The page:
Many South Africans are dissatisfied with the state of their democracy. Confidence in some civic institutions declined from 1990 to 2013.
What is the internet? Who is an internet user? Research suggests that some people who use the internet may not be aware that they’re doing so.
When compared with other wealthy nations, the U.S. is unique in that a large share of its population prays every day.
Dissatisfaction with democracy is correlated with views on economic conditions, whether key democratic norms are being respected and other issues.
Money sent by immigrants to their home countries in sub-Saharan Africa reached a record $41 billion in 2017.
Worldwide, an estimated $625 billion (USD) was sent by migrants to individuals in their home countries in 2017, a 7% increase from 2016, when the amount was $586 billion, according to economists at the World Bank. This increase follows two consecutive years of decline.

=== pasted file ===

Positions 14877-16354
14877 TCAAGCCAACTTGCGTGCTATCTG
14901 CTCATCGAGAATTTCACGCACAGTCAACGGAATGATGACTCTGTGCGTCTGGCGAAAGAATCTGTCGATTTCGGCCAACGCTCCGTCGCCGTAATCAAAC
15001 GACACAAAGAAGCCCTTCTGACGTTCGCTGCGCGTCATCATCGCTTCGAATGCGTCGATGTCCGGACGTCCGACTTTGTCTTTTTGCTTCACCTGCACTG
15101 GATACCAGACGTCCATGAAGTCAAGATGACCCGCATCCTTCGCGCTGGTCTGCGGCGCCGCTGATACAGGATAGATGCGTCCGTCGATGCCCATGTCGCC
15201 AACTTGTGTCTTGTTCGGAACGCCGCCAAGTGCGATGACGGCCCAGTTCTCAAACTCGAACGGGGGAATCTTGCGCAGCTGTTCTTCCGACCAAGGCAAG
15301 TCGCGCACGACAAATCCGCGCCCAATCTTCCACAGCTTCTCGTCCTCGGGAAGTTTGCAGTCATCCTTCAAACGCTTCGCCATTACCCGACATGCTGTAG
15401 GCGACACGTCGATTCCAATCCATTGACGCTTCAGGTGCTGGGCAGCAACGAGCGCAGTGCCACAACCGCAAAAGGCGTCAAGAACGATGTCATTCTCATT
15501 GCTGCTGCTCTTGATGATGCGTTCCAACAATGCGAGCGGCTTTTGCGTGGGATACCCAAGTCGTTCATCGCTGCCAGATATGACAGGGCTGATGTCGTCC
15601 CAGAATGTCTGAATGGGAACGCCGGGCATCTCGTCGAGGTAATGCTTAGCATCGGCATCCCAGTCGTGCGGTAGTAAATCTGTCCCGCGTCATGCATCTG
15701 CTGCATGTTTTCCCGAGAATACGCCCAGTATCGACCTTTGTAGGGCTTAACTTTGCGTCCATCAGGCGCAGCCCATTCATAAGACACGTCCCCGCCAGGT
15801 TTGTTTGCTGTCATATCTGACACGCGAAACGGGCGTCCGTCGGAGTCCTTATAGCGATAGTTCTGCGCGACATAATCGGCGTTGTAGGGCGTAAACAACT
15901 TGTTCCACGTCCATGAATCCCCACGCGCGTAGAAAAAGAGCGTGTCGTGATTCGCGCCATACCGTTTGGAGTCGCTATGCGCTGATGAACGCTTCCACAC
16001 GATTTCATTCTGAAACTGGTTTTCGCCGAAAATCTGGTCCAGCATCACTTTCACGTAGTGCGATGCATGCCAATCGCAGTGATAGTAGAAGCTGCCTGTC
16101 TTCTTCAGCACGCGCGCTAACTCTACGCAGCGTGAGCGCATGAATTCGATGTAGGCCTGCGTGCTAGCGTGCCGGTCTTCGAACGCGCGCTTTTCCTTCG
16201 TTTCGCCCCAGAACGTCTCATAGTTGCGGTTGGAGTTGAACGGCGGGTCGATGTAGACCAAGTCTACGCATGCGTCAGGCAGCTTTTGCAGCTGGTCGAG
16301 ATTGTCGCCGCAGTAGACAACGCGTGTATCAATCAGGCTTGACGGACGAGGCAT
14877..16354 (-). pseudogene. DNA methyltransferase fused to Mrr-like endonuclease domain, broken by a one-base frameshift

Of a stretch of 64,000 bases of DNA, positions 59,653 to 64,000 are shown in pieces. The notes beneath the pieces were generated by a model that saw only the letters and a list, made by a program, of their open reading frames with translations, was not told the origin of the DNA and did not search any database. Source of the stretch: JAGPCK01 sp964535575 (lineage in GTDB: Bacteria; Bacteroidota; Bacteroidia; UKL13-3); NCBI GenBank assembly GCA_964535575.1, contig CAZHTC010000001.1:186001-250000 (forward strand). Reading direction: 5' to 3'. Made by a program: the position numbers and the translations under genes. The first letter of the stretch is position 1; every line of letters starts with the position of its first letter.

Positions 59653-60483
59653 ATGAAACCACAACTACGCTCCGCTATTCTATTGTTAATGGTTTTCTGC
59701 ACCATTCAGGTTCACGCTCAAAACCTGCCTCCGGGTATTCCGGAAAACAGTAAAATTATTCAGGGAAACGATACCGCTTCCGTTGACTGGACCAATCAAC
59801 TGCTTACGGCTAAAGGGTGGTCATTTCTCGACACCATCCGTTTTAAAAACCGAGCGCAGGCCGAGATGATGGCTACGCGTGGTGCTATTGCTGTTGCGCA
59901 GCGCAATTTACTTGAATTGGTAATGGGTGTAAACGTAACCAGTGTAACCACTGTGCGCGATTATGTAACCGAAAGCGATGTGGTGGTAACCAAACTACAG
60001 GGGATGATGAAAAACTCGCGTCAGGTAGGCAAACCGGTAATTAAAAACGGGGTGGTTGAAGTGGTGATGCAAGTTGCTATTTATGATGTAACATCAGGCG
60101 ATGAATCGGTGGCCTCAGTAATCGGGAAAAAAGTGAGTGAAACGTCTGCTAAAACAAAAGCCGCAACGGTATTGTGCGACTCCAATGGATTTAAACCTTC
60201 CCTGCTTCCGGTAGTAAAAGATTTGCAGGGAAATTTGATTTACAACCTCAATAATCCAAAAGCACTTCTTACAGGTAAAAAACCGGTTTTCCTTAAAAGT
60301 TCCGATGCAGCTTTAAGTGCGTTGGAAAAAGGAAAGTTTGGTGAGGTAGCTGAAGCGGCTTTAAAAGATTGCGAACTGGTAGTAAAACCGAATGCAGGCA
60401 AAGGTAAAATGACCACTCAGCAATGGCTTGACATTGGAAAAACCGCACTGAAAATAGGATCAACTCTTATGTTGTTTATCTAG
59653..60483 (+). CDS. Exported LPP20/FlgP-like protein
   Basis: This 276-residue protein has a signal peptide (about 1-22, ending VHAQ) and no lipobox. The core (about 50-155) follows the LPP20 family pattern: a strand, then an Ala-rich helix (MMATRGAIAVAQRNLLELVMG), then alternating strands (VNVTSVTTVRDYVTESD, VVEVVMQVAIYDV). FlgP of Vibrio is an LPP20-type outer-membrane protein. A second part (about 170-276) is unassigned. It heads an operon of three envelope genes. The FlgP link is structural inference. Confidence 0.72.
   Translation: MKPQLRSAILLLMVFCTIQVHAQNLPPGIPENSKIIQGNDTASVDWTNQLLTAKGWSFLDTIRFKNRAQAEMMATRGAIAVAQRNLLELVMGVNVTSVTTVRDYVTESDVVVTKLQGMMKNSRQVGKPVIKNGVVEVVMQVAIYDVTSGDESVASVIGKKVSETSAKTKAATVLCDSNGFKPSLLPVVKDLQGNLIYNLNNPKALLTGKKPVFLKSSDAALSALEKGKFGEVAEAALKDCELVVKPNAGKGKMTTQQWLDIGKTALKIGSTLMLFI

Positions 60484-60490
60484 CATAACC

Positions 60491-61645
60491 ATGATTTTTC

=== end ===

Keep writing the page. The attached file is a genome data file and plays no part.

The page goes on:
Many Nigerians, Tunisians and Kenyans say they plan to leave their countries in the next five years. Some who plan to migrate say they have taken steps to do so, such as gathering information about a destination country and saving money.
Many Nigerians are dissatisfied with Nigeria's democracy and are skeptical about its political and judicial systems. Over half describe the economy as bad.
As the number of international migrants reaches new highs, people around the world show little appetite for more migration – both into and out of their countries.
Most in the region feel positively about the role the internet plays in their countries, but long-standing digital divides between internet haves and have-nots persist.